Dr. Savita said messages regarding forest fire had been shared with the members of the rapid forest fire fighting force, in which approximately 50,000 volunteers had already been registered. Awareness to the community was also conducted through Nukkar Nataks, songs, speeches and other activities at different locations in the state. Besides, a massive state-level awareness program was also conducted at 45 places from 10 to 17 March 2021

She said that the department had created forest fire lines and did control burning and also constructed water storage structures in the forest areas to combat forest fires. Additional multi-utility vehicles and water loaded tankers in 80 fire-sensitive ranges had been engaged for three months. She that matter regarding Standard Operating Systems (SOPs) for requisition of helicopter services for dousing the forest fires had been sent to the Government for approval. 

Feature Photo: Unsplash@Thematthoward

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Himachal Counts 108,578 Waterbirds of 96 Species This Year With Increase in Habitat

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Annual Bird Count in Himachal Pradesh 2021

Shimla-The habitat of migratory and resident water-birds in Himachal Pradesh has gradually improved, said Forest Minister Rakesh Pathania.

The annual water-bird count at Pong Dam Lake Wildlife Sanctuary was conducted in the first of February, 2021 and the exercise was conducted under restrained conditions due to the prevailing Avian Influenza outbreak in Pong Dam Lake as well as the COVID-19 Pandemic, he said.

The exercise was conducted by Wildlife wing of Himachal Pradesh by deploying 57 staff members in 26 sections of the sanctuary for counting the water-dependent birds.

Total 108,578 birds of 96 species were counted during this year. Out of the total number, 101,431 of 51 species are water-dependent migratory birds and 6,433 of 29 species are water-dependent resident birds. As many as 714 birds of 16 other species were also recorded. The total population of the flagship species, Bar-Headed Geese, is 40,570.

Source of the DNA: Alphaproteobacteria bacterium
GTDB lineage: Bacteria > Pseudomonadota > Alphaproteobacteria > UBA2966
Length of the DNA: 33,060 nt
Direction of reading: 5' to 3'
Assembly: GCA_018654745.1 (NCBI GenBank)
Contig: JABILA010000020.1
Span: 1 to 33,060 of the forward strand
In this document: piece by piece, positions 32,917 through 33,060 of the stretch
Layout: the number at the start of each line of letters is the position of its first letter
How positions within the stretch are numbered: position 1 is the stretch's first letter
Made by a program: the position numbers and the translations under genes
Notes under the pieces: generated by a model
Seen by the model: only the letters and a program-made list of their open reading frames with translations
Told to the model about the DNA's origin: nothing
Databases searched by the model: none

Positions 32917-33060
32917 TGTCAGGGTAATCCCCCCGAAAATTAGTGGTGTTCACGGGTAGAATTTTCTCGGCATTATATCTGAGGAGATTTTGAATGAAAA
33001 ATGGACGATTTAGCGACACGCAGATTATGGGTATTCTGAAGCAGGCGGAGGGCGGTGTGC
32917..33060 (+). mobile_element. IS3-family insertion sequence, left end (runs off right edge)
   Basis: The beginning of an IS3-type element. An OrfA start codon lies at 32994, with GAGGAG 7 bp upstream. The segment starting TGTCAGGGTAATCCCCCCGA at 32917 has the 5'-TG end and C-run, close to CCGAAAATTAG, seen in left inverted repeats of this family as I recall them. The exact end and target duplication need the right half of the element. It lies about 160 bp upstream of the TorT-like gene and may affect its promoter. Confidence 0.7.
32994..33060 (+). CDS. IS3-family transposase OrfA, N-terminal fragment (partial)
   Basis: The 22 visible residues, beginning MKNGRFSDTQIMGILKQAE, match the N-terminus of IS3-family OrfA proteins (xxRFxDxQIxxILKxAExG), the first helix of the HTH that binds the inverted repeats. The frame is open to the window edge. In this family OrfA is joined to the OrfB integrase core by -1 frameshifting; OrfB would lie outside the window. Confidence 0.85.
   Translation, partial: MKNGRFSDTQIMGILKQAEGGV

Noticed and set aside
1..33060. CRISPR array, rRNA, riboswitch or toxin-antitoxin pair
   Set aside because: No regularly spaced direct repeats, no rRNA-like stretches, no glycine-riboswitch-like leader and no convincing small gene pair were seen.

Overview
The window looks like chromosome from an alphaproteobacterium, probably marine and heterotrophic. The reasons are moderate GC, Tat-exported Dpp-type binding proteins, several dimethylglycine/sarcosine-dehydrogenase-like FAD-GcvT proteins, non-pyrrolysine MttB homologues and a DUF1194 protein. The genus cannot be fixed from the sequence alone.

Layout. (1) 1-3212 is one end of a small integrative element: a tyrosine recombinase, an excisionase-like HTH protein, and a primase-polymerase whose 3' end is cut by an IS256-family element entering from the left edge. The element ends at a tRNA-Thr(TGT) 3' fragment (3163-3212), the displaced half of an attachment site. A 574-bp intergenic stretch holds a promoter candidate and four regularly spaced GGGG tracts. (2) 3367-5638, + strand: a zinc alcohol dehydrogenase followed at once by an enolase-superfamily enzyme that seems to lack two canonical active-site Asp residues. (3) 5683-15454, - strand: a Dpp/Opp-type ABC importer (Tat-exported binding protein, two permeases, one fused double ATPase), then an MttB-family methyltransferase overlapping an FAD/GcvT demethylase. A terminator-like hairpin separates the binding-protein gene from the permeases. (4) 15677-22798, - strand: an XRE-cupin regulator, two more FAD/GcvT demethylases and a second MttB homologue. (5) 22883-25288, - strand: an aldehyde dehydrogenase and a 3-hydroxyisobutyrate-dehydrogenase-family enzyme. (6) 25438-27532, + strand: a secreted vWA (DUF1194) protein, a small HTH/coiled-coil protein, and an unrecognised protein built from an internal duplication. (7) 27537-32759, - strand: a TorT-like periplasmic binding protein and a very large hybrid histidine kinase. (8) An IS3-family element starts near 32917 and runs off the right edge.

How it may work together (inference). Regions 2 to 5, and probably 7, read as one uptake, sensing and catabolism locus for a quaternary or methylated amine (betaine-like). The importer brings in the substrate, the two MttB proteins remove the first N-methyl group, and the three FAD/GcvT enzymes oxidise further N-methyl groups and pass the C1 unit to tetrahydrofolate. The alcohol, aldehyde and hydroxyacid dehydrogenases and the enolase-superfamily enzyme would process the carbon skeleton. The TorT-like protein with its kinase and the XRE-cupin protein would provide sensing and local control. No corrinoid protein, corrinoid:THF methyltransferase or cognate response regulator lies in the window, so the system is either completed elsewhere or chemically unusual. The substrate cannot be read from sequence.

The other species which have higher population count during this year are Eurasian Coot (24,163), Northern Pintail (12,702), Common Teal (8,444), Little Cormorant (3,649), Great Cormorant (3,410), Grey Lag Goose (2,297), Northern Shoveler (2,275) and Common Pochard (2,138). The species which find noticeable mention are Red Necked Grebe, Great Bittern, Lesser White-Fronted Goose, Red Crested Pochard, Ferruginous Pochard, Pied Avocet, Northern Lapwing, Peregrine Falcon etc. During the counting exercise, one Bar-headed Goose and one Grey Lag Goose with collars were also spotted.

This year the Annual bird count exercise assumes significance, considering the Avian Influenza outbreak in the Wildlife Sanctuary. Further, the Minister expressed satisfaction over the timely and effective containment measures taken by Wildlife Wing to control and contain Avian Influenza outbreak in the Wildlife Sanctuary.

PCCF (Wildlife) Archana Sharma and CCF Wildlife (North) Dharamshala Upasana Patial also participated and supervised the Annual Water Bird Count.

The total population of birds, as well as number of species, counted this year are marginally less as compared to last year, probably due to the impact of Avian Influenza outbreak which was first reported on 28th December 2020.

Although the total population of water birds declined during the peak of the Avian Influenza outbreak, there is a gradual increase in the total population of birds, the Minister informed.

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Himachal First State to Complete Assessment of Snow Leopard and its Wild Prey